It is not a material which is commonly referenced in art-making, but the monochromatic geometry of most shweshwe fabric immediately makes sense as tiny patterns reordered within Kavula’s grid paintings. Kavula has adopted parts of the Minimalist approach in her process and sensibility, namely the very gradual exploration of abstract, visual strategies. As she repeats her process over and over, she finds new variables to subtly adjust, renewing the works each time. In fact, it is an approach which is also seen in the gradual changes of the shweshwe print over time. However, Kavula does not take on the language of neutrality or objectivity often assigned to the Minimalist movement of the mid-twentieth century. The earlier reference to self-help books which preach a ‘minimalist’ lifestyle was partly made to reflect Kavula’s own attempts to explode the boundaries between ‘high’ and ‘low’, but also to acknowledge that the term has a psychological dimension. The desire to create work which is meditative and balanced feels aspirational because it suggests a desire to create a world or a life that feels balanced. One of the minimalists who Kavula has cited as an influence is artist Agnes Martin. They share an attraction to monochromatic, subdued colour palettes and experimenting with grids as the foundation of their paintings. Kavula later learned that Martin had suffered from schizophrenia, which suggested to her that the highly ordered environment seen within Martin’s paintings is not a depiction of a ‘self-actualised’ mind, but the creation of a person experiencing emotional turmoil and attempting to create peace for herself. This is connected with her own experience of art-making. Trauma, personally and culturally, is especially widespread in South Africa. Kavula’s approach to art as a place of personal refuge is relevant in her own context, even as it borrows from Western art history.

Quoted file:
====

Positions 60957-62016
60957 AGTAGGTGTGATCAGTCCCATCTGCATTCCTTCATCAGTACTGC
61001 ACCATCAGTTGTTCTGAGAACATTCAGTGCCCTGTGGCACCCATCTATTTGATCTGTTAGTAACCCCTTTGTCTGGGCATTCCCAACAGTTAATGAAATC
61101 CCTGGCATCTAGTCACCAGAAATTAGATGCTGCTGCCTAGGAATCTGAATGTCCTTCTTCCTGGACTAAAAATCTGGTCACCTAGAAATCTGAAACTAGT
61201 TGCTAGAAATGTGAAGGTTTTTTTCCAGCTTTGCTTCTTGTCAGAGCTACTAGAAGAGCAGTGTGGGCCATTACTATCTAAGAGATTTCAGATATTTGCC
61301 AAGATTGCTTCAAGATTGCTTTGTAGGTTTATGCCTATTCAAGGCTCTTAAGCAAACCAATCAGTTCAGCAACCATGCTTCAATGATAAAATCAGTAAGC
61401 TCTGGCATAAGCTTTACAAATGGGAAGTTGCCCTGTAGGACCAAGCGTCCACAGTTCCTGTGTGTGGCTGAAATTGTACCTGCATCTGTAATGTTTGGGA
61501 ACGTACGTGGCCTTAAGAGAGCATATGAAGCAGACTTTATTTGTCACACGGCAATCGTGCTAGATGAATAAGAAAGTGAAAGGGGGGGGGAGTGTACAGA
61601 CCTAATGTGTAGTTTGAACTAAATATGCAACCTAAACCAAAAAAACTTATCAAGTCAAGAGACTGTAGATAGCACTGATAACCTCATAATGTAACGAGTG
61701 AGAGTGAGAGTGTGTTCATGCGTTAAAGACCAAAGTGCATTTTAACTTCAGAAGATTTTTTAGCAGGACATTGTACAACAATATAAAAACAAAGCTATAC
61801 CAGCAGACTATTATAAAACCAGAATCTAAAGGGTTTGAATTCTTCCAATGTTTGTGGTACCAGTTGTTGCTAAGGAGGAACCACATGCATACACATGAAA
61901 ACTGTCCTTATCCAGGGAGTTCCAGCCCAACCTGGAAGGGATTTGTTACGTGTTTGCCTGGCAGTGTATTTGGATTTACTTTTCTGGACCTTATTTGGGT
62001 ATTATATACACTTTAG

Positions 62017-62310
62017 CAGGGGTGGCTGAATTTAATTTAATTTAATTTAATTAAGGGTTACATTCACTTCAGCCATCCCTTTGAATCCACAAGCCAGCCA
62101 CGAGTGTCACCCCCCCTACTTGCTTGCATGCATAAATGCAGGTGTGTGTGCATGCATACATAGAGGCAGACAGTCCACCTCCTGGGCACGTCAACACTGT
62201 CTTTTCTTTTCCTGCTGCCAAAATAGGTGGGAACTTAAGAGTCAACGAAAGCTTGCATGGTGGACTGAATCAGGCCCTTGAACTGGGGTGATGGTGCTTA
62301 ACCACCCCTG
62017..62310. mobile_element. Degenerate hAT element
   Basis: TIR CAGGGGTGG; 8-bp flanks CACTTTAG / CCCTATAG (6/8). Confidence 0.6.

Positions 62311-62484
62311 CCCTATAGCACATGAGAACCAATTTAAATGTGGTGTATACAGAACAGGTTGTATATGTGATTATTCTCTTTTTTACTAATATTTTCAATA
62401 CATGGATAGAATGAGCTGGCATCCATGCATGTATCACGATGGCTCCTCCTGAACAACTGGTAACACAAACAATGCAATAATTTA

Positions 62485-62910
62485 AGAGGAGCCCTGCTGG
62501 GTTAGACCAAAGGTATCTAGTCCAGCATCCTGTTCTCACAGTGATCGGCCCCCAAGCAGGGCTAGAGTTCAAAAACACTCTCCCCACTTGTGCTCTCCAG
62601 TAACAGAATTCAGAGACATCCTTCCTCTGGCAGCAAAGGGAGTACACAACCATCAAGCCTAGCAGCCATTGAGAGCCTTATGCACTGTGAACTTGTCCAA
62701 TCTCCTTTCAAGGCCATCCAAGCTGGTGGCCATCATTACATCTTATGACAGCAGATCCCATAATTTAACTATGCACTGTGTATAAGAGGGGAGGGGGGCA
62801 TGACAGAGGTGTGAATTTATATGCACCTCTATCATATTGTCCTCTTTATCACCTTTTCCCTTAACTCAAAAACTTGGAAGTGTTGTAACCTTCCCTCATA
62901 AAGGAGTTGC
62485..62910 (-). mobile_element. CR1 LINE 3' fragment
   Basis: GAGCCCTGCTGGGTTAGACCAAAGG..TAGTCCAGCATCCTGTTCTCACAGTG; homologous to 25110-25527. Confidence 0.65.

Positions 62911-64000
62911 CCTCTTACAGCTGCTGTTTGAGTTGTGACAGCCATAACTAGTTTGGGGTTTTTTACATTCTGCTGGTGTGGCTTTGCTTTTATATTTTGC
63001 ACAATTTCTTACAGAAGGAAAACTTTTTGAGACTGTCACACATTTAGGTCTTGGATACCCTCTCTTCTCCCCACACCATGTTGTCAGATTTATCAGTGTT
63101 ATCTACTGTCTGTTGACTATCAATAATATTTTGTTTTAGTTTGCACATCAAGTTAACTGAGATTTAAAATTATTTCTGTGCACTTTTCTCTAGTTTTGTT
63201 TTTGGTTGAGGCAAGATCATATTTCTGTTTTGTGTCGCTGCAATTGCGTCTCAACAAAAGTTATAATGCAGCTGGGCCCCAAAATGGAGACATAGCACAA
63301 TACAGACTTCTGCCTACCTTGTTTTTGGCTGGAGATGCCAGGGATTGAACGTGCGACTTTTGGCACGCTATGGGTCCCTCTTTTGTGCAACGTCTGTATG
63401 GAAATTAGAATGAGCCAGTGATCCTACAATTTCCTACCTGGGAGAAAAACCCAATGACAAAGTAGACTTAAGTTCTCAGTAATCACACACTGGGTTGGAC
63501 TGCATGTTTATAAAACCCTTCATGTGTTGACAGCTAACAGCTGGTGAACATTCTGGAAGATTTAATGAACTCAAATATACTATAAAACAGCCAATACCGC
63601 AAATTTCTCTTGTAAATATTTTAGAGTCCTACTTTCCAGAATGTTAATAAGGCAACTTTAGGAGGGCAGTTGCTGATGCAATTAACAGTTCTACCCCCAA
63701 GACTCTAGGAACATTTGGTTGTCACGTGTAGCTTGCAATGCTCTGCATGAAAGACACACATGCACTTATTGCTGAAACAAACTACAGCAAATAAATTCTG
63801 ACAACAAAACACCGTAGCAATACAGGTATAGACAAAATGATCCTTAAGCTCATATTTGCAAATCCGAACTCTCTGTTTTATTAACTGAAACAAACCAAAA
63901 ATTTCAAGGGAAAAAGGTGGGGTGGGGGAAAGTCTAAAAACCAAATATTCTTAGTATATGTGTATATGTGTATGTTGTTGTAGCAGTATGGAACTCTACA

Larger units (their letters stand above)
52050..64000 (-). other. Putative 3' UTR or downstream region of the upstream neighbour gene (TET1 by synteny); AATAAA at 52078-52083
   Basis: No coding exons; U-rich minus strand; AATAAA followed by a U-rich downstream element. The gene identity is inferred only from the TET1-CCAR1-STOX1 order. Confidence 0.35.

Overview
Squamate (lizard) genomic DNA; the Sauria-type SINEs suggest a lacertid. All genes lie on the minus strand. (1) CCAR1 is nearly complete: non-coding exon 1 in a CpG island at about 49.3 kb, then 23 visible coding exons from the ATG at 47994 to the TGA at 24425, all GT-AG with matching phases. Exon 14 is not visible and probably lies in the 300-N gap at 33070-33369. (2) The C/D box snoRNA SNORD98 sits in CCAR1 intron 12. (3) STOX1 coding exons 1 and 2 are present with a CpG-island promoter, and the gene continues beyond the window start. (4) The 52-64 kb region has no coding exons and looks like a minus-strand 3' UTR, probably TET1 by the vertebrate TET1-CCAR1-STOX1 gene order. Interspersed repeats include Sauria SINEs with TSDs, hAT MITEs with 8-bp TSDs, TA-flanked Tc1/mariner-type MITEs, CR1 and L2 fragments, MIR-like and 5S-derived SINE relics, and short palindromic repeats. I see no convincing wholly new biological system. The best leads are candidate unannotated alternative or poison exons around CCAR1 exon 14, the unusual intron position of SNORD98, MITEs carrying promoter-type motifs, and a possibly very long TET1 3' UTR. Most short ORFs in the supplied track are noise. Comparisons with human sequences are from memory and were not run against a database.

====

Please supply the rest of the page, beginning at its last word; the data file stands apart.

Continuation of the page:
Minimalism’s preoccupation with repetition can sometimes appear obsessive, but in Kavula’s paintings there is always the suggestion of organic rather than machine-made formalism, and the presence of the artist’s fallible hand, a strategy also seen in Martin’s paintings. Kavula’s practice is irrevocably connected with the studio, and the way that she feels emotionally when she is making. The action of punching the fabric with the mechanical punch and then intuitively deciding where each of hundreds of circular pieces of fabric must find their place sounds as meditative as counting the beads of a rosary. As Kavula repeats the process, she continues to create new rules and disobey old rules that she has made for herself. In the making of her latest series of paintings she has found new colours of shweshwe and deployed new colour combinations, attempted to place new shapes onto her grids, experimented with new ways to hang the works on the wall, overlaid some of her mesh-like paintings over others, and scrapped her experimentations in order to start again. As I look at these grid paintings, I am reminded of the older traditions of poetry. A poet could use iambic pentameter or switch to trochaic tetrameter, counting their syllables and rhyme schemes, but the outcome still feels intuitive and directly emotional rather than sterile. In doing so, Kavula creates a refuge which is harmonious but which still has room for unpredictability, for herself and for her viewers.